And before you go there, Prosay, I work in the banking industry and spent over half a decade supervising a large bank's law department. A C&D letter to a creditor gets your file forwarded from the collections department to legal almost instantly.

So that is Bad advice you are offering up.

I guess some of my files have been sitting in the legal departments of some of them now for a long, long time because I have sent quite a few C &D's over the last several years. The C & D should not stand alone, but needs to be part of a broader letter...one which contains all the right language to fit any given situation. I guess that's why I have enjoyed peace and quite for a long time now.

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[quote name=Methuss;

As for collectors' date=' the FDCPA specifically prohibits collectors from calling once they know you have a lawyer representing you.

...and as soon as you file pro se....

----------------------------------------------

As far as the requests to an OC to not call, I personally recommend, based upon my experiences, to do it. In my joustings with Citibank, my first request was "honored", their word. However, in another with BoA, the request was ignored, BoA calling as much as three times a day. In that case, I kept a record of the calls; and every three weeks or so, I would send another request to use USPS only. If and when there was any litigation, I thought to make the court aware of those requests and present the number of times I was called by BoA. Had that day arrived, I would have had well over 7 to 8 hundred calls from BoA compared to the "honor your request" from Citibank.

As to "being turned over to the legal department" any faster, that did not appear to occur. There seemed to be a certain timetable or frame that was employed by each bank, similar if not exact.

If there is a downside to requesting that OC's not call, I didn't discover it.

Edited by LearningasIgo
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  • 3 weeks later...

I sincerely apologize and thank you all that were nice and kind to help me on this subject, however the past few weeks have been a nightmare for me.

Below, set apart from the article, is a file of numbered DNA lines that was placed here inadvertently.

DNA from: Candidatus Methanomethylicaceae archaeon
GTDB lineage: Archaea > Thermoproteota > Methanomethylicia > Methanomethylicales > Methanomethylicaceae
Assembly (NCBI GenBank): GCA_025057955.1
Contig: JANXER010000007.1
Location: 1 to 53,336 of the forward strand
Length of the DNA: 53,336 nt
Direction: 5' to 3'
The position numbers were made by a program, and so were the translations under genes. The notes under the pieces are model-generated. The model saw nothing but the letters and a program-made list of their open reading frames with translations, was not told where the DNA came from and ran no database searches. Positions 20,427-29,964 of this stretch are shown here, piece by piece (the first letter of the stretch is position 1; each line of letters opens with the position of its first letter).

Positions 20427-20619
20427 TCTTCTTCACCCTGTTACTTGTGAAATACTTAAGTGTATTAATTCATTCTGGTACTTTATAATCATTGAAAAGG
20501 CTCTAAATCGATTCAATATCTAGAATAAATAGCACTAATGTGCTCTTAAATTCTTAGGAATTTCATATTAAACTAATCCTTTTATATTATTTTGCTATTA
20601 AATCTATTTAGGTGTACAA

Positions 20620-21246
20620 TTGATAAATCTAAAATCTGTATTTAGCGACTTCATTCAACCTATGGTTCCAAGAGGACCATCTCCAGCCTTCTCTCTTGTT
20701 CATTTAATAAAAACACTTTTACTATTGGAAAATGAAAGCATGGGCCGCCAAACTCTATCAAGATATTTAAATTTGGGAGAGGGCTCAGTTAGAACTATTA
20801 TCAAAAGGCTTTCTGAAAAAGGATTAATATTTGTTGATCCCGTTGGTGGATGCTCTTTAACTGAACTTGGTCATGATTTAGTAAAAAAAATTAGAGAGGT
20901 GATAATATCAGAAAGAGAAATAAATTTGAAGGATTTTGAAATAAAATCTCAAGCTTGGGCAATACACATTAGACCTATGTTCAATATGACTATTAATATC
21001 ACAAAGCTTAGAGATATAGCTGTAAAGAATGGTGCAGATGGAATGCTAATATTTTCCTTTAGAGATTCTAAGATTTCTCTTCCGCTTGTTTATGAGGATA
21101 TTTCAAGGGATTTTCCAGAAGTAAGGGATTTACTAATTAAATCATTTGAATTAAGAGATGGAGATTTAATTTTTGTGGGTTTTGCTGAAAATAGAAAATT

I have been tending to a semi-invalid 91 year friend all this year, then I came down with a bad cold 2 weeks ago, my car broke down on me twice (since I made my original posting) and I did not have the money to get it fixed right away both times, and I have been very down and glum over my financial situation. Yet at least I had enough money yesterday to get my car fixed, so now I have a car again.

Based on what you have shared (Thomassl, Nobk4me, Methuss, Prosay, LearningasIgo, Jq26, and Denita) it has been a big help. Thank you so very much for your help. Good luck to you all as well. :)

Edited by BrokeIn2011
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  • 1 month later...

Personally, there is no way I would do this pro se. First off I do not have the time, secondly, I am not savvy to the laws. My attorney charged me $400 plus the mandatory state fee of 299 to file so $700, I found her on Craig's List and she was great, its all they do. You do not get a choice whether you want to file 7 or 13 it is all based on income and the means test. I make over $60K a year and did not qulaify for the 7. However, had I filed right after getting divorced I would have qualified, instead I waited almost 3 years and after I re-married. Big mistake. So now forced into 13, had I known this I wouldn't have filed period. Why the hell do I want to pay it back when I could have done a 7? So now I get to spend the next 5 years paying back all of my creditors using all of my disposible income. This was no fault of my own. My house took a $60K hit and I was forced to short sale due to the crap economy and housing market. Oh and second mortgaes do not have to short sale, hence the deficiency, and they refused to settle. Then my lovely ex husband, unbeknownest to me, maxxed all of our credit cards in a 3 week period outfitting he and his new girlfriend in a home and buying horses and other crap. So there we were, over 100K in debt. I live in a community property state. He had never been like that so had no reason he would ever do that to me. So after all of that....